Potassium excretion regulation is influenced by its plasma and cellular concentrations which, when increased, also act on adrenal aldosterone secretion, which stimulates sodium reabsorption and potassium excretion, without a mandatory coupling between these cell absorption and excretion mechanisms 36.

Potassium secretion in the distal tubule may increase as a function of fluids overload and luminal flow increase 36. Volume expansion is able to decrease plasma rennin activity with consequent decrease in aldosterone production and lower potassium excretion. Increased intratubular flow decreases potassium luminal concentration, favoring the passive ionic movement of the cell to the tubular lumen toward the ion gradient.

There is an inverse correlation between acid and potassium secretion in the acid-base balance. Alkaloid states lead to higher potassium excretion; as opposed, potassium excretion is decreased in acid states 36. Plasma pH and potassium ratio is such that for each 0.1 pH unit increase or decrease, there is 0.63 mEq.L-1 plasma potassium decrease or increase.

Ventilatory modes used have determined pH values decrease, which was more evident in Group 1 and could peak with lower potassium clearance and fractional excretion.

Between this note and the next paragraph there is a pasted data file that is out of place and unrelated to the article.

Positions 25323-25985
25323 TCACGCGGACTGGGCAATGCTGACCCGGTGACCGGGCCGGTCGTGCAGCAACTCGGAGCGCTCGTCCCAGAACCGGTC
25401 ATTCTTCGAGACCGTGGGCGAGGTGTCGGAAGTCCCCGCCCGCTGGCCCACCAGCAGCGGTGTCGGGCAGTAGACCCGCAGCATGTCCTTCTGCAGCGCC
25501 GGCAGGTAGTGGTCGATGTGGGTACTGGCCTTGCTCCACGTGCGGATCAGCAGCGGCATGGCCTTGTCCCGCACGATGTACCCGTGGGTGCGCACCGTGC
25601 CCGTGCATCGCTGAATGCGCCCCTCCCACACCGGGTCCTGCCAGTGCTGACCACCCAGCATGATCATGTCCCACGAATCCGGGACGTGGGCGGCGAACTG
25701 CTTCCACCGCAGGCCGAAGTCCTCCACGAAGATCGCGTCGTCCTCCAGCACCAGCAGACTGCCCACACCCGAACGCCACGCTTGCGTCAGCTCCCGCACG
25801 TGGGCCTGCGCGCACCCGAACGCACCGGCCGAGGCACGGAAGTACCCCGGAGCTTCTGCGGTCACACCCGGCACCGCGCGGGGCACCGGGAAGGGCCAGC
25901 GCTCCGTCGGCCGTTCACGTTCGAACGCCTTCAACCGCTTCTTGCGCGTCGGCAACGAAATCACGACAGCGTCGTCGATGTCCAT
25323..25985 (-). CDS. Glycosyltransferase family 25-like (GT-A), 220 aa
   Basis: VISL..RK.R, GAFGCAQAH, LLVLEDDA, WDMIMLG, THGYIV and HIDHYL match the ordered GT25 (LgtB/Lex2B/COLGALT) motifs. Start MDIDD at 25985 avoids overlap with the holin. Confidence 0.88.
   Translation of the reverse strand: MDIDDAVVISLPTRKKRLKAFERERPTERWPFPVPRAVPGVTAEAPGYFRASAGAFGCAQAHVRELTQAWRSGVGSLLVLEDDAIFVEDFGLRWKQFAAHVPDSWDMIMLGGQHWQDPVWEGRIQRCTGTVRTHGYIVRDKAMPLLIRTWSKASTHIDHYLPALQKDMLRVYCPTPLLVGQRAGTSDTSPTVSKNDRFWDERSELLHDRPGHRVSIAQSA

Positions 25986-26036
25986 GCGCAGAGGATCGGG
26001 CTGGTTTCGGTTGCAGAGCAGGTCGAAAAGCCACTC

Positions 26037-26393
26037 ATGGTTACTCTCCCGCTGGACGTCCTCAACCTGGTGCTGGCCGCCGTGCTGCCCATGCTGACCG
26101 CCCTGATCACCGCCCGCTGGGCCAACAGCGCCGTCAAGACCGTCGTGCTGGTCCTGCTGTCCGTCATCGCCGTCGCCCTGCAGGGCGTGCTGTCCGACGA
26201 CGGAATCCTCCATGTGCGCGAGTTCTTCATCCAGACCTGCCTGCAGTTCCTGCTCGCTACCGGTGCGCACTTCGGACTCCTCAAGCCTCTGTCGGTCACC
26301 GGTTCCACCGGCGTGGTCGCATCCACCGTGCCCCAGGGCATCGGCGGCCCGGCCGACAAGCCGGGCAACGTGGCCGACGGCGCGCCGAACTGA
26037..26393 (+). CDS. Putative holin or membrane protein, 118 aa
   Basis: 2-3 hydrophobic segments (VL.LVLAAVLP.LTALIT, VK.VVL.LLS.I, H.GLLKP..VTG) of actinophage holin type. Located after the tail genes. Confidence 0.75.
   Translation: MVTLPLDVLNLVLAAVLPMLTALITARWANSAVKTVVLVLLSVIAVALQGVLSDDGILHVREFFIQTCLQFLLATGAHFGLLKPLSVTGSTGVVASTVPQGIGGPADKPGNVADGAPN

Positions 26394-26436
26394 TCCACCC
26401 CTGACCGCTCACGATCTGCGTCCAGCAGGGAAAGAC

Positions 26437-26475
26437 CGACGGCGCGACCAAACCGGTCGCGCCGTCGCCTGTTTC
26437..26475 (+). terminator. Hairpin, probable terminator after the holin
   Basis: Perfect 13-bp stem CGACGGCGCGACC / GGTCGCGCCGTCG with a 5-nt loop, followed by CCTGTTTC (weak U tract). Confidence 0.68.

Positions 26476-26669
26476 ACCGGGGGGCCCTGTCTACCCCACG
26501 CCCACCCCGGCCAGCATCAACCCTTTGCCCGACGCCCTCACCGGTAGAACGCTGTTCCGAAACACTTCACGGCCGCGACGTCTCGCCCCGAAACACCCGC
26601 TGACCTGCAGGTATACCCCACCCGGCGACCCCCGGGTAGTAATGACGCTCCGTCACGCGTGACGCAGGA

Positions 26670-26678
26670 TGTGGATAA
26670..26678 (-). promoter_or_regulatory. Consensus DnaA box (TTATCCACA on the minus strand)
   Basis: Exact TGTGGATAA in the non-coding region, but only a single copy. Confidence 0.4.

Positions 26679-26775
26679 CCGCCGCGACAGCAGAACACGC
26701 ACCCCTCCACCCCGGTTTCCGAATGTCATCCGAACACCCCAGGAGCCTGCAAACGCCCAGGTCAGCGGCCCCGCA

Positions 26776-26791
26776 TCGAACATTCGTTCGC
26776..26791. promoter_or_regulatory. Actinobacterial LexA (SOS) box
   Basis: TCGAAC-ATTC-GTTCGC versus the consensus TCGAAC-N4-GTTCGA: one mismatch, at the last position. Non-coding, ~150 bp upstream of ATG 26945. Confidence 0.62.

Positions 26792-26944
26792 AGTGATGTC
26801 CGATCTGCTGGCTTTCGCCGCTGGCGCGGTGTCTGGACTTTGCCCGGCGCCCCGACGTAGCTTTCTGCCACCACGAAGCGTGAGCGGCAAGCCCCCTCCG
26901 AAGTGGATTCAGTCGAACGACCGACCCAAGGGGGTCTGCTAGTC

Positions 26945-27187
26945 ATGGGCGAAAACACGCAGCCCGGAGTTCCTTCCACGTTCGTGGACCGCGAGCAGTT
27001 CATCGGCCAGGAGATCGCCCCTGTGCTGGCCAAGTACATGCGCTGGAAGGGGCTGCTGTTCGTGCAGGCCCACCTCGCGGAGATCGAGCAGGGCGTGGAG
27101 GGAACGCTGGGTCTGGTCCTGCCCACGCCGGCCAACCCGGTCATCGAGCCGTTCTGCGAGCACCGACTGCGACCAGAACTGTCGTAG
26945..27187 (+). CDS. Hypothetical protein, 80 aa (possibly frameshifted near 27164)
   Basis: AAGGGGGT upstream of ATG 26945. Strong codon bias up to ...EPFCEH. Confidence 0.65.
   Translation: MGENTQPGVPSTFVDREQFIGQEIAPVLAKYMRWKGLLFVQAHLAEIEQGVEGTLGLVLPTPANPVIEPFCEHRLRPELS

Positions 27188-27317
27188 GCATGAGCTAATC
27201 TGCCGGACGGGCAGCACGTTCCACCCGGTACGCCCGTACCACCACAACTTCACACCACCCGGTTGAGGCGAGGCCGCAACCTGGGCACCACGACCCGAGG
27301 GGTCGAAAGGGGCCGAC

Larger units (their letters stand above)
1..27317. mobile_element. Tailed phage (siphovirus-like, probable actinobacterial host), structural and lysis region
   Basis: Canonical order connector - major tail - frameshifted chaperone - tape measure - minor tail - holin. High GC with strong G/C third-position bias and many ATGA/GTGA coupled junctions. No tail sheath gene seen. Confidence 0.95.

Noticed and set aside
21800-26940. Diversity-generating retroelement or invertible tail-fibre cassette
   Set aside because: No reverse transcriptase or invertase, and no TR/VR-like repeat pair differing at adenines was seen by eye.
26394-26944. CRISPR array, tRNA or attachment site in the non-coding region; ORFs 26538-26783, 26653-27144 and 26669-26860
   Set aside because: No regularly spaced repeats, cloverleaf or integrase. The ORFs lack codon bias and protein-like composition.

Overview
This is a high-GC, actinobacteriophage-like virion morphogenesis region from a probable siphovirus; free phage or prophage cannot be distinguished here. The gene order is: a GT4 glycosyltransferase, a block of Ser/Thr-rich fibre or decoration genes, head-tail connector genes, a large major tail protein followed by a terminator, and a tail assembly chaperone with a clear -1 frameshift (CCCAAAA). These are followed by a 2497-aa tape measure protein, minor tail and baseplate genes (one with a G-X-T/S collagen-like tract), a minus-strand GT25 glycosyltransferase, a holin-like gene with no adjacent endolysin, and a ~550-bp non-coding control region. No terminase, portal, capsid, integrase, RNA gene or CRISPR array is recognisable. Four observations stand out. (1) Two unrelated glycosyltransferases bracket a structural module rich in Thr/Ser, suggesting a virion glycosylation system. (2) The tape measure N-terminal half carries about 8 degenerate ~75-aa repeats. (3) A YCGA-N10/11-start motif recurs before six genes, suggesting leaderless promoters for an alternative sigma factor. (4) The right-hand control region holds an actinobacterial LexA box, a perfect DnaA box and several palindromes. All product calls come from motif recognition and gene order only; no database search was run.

Positive pressure ventilation may act on potassium through aldosterone's hormonal action, inducing higher sodium reabsorption and potassium excretion. This, however, was not observed since potassium fractional excretion has not increased, showing that ventilatory modes have not interfered with rennin-angiotensin-aldosterone system.

In a clinical trial with patients submitted to laparoscopic cholecystectomy, there have been no changes in potassium fractional excretion 37. However, in swine submitted to pneumoperitoneum, increased potassium plasma concentrations were observed 16,38. In both studies, plasma concentrations were below values potentially able to trigger arrhythmias.

Potassium serum concentrations have not changed in our study. However, potassium clearance and fractional excretion have decreased as from pneumoperitoneum, and potassium urinary excretion tended to decrease in both groups. Higher potassium clearance and fractional excretion in Group 1 was probably due to higher mean blood pressure levels in this group.

It is possible that there has been no aldosterone influence in potassium handling since there has been no increase in sodium reabsorption, which would lead to ion excretion. Since hemodynamic parameters have remained stable, animals' volume status was enough to not influence tubular flow.

Although potassium plasma concentrations have not changed, some factors, such as renal parenchymal compression determined by increased IAP and/or arterial pH decrease, may have contributed for lower ion clearance and fractional excretion observed in both groups as from M2, as a consequence of its higher reabsorption and/or lower secretion. Water transport is always secondary to other solutes transport by purely physical-chemical mechanisms. In most distal nephron segments, water transport is modulated by antidiuretic hormone or vasopressin 39.